KHON KAEN/UBON RATCHATHANI – University students across the Northeast are taking their online activism to public spaces in a growing wave of protests sparked by the dissolution of the Future Forward Party (FFP) last Friday.
Dissatisfied by a court’s ban of the popular opposition party, students and activists organized public gatherings and vigils in Khon Kaen, Maha Sarakham, Ubon Ratchathani, and Udon Thani. More events have been announced in Chaiyaphum, Sakon Nakhon, and Nakhon Phanom.
Anger first erupted online among supporters of the party after the ruling was made public on Friday afternoon. Hashtags like #RIPThailand and #PrathetKuMi [a reference to a popular anti-military junta song] were trending on Twitter.
By the evening, students at Maha Sarakham University held one of the first candlelight vigils drawing a small group of students.
“We believe that if students join hands and organize themselves effectively in something akin to unions, we all can amplify our power and stimulate action. We’ll give the government something to be frightened about,” Phongsatorn Tancharoen, a leader of a student group in Maha Sarakham, told The Isaan Record via telephone.
“The new generation just has to keep the momentum going, conquering fear, and converting anger into action,” Phongsatorn said.
On the same evening, about 50 students and activists in Ubon Ratchathani joined a candlelight vigil at the city shrine organized by former local FFP candidate Banthit Wilamat.
Thanatcha Phoplap, a 20-year-old university student, joined the event to express her dissatisfaction with the court’s ruling.
“The dissolution of Future Forward makes me feel like our judicial system is not living up to its name and I want to see change,” Thanatcha said. She added that she’d like to see the country’s youth take an interest in politics and come out in large numbers to protest.
Last Friday, the Constitutional Court ruled to dissolve the Future Forward Party and banned its executives from politics for ten years. A loan of 191 million baht (about $6 million USD) from party leader Thanathorn Juangroongruangkit to the party was deemed illegal.
The Election Commission had asked the court to dissolve the party for violating a 2017 law governing political parties, which limits donations to 10 million baht per donor per year.
The anger over the dissolution of FFP was fueled on Tuesday after rumors emerged that nine party MPs would switch allegiances from the opposition to the government. In the afternoon, Bhumjaithai Party confirmed that it accepted all the MPs. The party is part of the governing coalition of Prime Minister General Prayut Chan-ocha.
Among the nine is first-time MP for Khon Kaen’s Constituency 1, Thitinan Saengnak, who was propelled to victory thanks to an avalanche of support from first-time voters, many of them students.
In a popular, closed university Facebook group, commentators vented their dissatisfaction with Thitinan’s decision calling him a “traitor.” One comment reads “ideology is meaningless to some people because they can’t take it to the bank. It’s pathetic.”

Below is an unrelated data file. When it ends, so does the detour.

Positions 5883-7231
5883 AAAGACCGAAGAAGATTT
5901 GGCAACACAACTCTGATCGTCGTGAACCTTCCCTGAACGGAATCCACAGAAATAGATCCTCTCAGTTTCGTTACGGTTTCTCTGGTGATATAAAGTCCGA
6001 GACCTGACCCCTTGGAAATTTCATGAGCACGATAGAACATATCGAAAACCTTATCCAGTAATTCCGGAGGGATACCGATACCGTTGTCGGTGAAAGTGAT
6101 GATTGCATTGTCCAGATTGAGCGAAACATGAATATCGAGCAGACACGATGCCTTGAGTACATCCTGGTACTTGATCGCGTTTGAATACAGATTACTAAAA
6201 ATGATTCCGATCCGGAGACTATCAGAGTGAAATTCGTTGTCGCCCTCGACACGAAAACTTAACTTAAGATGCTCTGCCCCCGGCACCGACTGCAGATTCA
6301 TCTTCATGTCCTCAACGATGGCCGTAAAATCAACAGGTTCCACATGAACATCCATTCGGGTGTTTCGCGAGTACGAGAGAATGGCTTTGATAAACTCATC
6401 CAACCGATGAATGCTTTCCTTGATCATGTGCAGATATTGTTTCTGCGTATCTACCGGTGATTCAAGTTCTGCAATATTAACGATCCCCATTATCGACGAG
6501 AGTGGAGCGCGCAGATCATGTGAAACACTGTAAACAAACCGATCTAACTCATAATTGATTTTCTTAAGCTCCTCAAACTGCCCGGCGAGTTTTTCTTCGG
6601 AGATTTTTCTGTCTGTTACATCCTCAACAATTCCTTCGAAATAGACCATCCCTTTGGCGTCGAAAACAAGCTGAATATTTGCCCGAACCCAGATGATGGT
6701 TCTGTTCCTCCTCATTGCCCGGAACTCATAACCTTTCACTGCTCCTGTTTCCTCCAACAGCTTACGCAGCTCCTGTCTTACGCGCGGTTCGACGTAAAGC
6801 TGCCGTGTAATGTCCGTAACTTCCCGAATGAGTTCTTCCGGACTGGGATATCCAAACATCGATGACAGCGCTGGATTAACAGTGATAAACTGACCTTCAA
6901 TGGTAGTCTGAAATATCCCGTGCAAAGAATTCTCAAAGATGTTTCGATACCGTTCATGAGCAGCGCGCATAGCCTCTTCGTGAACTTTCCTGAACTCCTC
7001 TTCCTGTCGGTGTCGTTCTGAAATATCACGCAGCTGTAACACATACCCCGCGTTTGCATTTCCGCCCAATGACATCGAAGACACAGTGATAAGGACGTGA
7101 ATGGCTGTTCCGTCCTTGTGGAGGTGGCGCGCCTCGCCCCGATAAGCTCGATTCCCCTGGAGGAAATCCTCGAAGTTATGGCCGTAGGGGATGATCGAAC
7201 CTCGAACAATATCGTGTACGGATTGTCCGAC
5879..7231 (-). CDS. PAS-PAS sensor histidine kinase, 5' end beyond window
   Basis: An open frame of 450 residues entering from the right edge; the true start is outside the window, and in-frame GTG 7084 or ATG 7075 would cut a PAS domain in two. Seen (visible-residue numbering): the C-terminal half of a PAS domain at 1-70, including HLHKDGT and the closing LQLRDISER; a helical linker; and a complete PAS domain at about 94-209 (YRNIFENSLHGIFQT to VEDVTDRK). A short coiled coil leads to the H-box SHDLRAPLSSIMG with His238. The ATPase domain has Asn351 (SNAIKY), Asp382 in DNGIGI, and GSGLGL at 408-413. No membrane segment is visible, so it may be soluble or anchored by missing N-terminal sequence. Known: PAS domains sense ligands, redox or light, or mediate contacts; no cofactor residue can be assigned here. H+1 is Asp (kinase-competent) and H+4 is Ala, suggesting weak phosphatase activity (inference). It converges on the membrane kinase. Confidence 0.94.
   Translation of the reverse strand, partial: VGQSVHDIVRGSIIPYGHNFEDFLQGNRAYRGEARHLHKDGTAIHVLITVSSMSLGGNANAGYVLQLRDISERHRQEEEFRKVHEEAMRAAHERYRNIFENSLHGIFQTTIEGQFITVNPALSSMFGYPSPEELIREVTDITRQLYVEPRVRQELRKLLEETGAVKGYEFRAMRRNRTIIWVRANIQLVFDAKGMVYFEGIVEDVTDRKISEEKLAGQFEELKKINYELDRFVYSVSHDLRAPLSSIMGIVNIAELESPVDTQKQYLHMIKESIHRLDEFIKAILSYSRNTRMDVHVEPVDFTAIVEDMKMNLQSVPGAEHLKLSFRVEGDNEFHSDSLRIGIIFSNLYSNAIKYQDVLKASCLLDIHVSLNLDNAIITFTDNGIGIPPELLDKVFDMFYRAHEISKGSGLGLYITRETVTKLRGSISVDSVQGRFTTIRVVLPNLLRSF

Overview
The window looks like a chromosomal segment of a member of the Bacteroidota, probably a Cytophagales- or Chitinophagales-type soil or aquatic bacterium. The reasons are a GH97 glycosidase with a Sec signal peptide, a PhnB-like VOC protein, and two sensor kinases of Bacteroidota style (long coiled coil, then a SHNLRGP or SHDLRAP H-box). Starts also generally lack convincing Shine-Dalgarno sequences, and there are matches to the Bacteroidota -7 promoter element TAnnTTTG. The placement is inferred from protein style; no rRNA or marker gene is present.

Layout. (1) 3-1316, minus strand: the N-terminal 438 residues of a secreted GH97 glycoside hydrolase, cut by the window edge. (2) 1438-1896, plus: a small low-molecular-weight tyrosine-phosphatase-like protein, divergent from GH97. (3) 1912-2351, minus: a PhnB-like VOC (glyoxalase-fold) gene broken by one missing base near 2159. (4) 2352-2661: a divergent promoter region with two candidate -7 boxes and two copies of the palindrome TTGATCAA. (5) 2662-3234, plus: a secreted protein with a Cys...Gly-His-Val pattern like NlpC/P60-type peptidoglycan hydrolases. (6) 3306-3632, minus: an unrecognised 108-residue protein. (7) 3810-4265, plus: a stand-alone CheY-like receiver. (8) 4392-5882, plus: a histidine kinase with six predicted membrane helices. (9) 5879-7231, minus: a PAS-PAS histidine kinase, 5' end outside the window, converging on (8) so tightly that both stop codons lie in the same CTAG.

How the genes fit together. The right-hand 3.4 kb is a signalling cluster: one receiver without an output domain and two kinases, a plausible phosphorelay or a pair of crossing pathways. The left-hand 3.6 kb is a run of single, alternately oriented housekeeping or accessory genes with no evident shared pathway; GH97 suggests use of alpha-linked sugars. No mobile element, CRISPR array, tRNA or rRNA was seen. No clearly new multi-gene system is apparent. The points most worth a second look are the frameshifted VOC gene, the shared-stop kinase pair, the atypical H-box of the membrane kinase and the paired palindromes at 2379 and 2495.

Yesterday afternoon, students and activists gathered at Ubon Ratchathani University in a flash mob protest. About 200 people held up protest signs and raised the three-finger salute that became a symbol of resistance after the military coup in 2014.
This evening, more than 1,000 students and employees of Khon Kaen University (KKU) as well as other members of the public gathered in another flash mob protest at Sithan Lake on KKU’s campus. It was one of the largest gatherings in the Northeast since the protests began last Friday.
“If the government tries to shut us down, we will use our strength in numbers against them,” a male employee of the university who asked to be unidentified, told The Isaan Record at the event.
“If the government uses cruelness against us, we will respond with our purity and fight with justice against them,” he said.
Former KKU student and prominent activist, Jatupat Boonpattararaksa, better known as “Pai Dao Din,” who joined the event, said that the current protests are only a test run for a larger series of gatherings.
“These are not the big protests yet,” Jatupat said. “The government and General Prayuth don’t need to be scared just yet.”
Several student and civil society groups in the Northeast published statements condemning the dissolution to ban the popular opposition party that had garnered the third largest share of seats in parliament in the election last year.
A group of students from Ubon Ratchathani University’s Faculty of Liberal Arts published a statement in English and Thai on Facebook on Tuesday calling the ruling to dissolve FFP “shameless” and “unthinkable.”
The statement speaks of an “unhealthy politics of the bullies” that caused “irreversible damages to the already delicate democracy”.
The statement stops short of calling for mass protests but ends on a stance of defiance, saying the group will “do what it takes to defend democracy.”
“As members of a pro-democracy generation, millions of us will wait to cast our votes, and will vote and vote again until our votes are respected.”
Additional reporting by Hathairat Phaholtap and Yodsapon Kerdviboon.